Being bullied is mental and physical torture. No sane person would willingly volunteer to become a victim. Every day is filled with the anxiety of what might happen next. It’s hard to get out of bed when you’re anticipating you’ll be verbally or physically attacked later on. Mustering up the courage to leave your house seems impossible when you know there are threats waiting on the other side. Fear consumes your thoughts and affects every decision when you’re a victim of bullying.
This can be a daily struggle for those who dare enough to be different, especially for the younger LGBT community. Being a teenager is already an emotional rollercoaster fueled by insecurities and an overwhelming desire to be accepted by your peers. If you’re a gay, lesbian, bi-sexual or transgender teenager, it can feel like you’ll never fit in. Some end up hiding their true identity out of fear of being excluded or harassed. Those who are brave enough to broadcast their sexual orientation, often have their courageous confidence squashed by bullies.
Could you imagine being bullied just for being you?
When a teen is relentlessly bullied for being different, it can have deadly consequences. Most teenagers don’t have enough confidence to filter out the bully’s cruel behavior and still love themselves regardless of what other people may think (which can be hard for adults to do too).
It is estimated that gay, lesbian and transgender teens are 20 percent more likely to commit suicide and bullying is responsible for most of those tragic deaths. Their heart, mind and natural instinct are telling them one thing and their classmates are aggressively trying to convince them their wrong for feeling the way they do. The peer pressure becomes overwhelming and they begin to resent the fact that they are homosexual or transgender.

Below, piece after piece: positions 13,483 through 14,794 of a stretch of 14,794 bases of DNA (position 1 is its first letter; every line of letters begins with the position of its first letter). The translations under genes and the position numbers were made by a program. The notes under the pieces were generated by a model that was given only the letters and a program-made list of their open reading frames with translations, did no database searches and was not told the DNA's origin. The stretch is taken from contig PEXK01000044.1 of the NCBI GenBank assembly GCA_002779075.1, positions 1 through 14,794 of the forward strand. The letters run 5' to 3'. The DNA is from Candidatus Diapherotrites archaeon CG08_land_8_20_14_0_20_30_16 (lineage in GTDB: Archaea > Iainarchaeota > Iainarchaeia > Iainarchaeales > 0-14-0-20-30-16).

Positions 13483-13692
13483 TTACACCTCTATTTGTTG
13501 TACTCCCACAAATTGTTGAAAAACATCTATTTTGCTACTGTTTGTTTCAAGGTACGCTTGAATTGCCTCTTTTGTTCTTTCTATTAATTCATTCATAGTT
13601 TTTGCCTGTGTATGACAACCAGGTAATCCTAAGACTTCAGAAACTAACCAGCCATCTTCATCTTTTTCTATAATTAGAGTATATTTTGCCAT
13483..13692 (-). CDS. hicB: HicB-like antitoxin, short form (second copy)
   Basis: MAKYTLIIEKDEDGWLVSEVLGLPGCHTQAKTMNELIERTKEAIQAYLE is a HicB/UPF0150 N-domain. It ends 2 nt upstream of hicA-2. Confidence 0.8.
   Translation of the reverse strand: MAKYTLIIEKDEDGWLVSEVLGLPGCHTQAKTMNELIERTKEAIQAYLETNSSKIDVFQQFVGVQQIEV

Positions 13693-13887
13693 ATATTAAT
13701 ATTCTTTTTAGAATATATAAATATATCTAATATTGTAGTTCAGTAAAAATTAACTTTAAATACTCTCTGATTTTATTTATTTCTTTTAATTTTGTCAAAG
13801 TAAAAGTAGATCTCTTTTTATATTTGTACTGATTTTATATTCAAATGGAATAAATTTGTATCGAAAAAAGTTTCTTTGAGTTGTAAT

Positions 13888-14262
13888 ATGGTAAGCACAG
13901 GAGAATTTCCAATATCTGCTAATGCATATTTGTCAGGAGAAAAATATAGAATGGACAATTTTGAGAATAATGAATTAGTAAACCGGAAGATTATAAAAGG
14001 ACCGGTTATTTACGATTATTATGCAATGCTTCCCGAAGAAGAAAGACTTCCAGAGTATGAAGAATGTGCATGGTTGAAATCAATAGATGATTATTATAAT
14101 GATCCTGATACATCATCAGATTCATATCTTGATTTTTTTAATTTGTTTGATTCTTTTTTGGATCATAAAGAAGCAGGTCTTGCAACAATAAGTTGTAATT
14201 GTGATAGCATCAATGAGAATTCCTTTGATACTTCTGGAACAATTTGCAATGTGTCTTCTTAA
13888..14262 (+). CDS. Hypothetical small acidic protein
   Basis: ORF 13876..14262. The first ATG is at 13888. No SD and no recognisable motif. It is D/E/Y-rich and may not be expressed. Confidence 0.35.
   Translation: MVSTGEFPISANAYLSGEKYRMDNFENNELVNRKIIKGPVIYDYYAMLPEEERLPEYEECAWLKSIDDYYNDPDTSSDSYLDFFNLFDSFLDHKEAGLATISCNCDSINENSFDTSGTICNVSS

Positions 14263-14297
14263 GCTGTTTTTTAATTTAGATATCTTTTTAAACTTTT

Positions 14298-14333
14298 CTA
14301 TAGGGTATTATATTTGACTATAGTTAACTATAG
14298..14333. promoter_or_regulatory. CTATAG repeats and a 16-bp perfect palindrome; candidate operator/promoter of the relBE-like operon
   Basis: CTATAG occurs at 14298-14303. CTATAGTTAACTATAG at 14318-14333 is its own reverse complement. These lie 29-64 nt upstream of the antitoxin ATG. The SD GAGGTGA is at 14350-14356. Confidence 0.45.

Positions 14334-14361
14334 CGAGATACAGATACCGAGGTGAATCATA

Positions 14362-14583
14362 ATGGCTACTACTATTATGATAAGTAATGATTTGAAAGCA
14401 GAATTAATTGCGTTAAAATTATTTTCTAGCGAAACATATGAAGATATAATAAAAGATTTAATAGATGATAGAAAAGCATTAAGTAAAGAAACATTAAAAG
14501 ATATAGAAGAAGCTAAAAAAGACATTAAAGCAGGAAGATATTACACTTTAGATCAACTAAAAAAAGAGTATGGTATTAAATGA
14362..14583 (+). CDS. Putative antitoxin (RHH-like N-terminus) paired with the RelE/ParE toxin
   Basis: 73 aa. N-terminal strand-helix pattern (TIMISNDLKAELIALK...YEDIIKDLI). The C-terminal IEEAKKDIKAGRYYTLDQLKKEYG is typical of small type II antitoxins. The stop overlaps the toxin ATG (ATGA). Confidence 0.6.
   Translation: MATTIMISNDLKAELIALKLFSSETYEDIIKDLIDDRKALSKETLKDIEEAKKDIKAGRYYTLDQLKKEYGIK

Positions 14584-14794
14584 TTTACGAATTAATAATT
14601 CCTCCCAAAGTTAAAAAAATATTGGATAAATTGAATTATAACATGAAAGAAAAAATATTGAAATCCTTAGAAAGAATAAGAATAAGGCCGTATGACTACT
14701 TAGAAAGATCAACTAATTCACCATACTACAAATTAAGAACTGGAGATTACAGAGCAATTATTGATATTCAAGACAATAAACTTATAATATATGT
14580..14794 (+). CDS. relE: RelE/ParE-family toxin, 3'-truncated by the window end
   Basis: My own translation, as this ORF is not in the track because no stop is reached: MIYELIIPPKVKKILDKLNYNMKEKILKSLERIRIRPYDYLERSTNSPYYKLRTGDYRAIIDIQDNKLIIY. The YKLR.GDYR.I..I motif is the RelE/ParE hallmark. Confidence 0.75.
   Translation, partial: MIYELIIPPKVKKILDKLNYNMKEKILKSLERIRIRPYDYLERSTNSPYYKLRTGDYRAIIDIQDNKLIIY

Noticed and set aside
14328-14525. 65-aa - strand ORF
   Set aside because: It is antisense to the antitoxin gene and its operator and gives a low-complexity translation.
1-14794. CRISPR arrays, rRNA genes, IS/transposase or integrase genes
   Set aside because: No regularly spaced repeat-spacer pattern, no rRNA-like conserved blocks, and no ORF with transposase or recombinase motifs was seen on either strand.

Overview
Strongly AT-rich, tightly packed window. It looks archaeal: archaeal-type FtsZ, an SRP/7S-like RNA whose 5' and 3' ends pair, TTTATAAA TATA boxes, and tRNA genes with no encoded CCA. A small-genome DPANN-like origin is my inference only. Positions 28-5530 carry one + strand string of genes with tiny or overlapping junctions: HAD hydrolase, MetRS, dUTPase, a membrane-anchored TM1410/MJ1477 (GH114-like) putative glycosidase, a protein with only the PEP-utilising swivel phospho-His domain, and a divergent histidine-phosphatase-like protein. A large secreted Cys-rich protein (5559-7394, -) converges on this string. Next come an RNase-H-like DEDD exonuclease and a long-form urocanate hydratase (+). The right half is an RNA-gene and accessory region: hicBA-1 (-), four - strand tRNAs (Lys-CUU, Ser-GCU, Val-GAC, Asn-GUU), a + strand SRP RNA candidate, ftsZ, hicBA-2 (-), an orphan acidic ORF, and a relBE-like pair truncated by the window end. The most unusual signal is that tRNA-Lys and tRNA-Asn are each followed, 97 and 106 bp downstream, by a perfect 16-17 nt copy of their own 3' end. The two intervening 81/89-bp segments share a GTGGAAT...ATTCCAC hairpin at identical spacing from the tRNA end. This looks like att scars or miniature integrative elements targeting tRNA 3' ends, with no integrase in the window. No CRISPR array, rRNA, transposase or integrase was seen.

As a society, we need to teach the next generation to accept people for who they are and to celebrate each other’s differences. We need to eliminate the pressure to conform and create a safer environment for everyone, especially the youngest members of the LGBT community. No one should ever be bullied for being true to themselves.
Posted with permission by the author as a guest writer
Jenn Sadai is a Canadian author and advocate who’s just crazy enough to think she can change the world. Jenn shares her stories of surviving domestic violence, depression, and workplace bullying in hopes that it will help others cope and heal. She is the author of Dark Confession of an Extraordinary, Ordinary Woman and Dirty Secrets of the World’s Worst Employee. She will also be publishing her third self-help memoir In July of 2016.
When she’s not trying to reshape societal views on social media, she enjoys writing, running and walking the dogs with her husband. Jenn loves to make new friends and anyone can connect with her through the social media links on her website, www.jennsadai.com.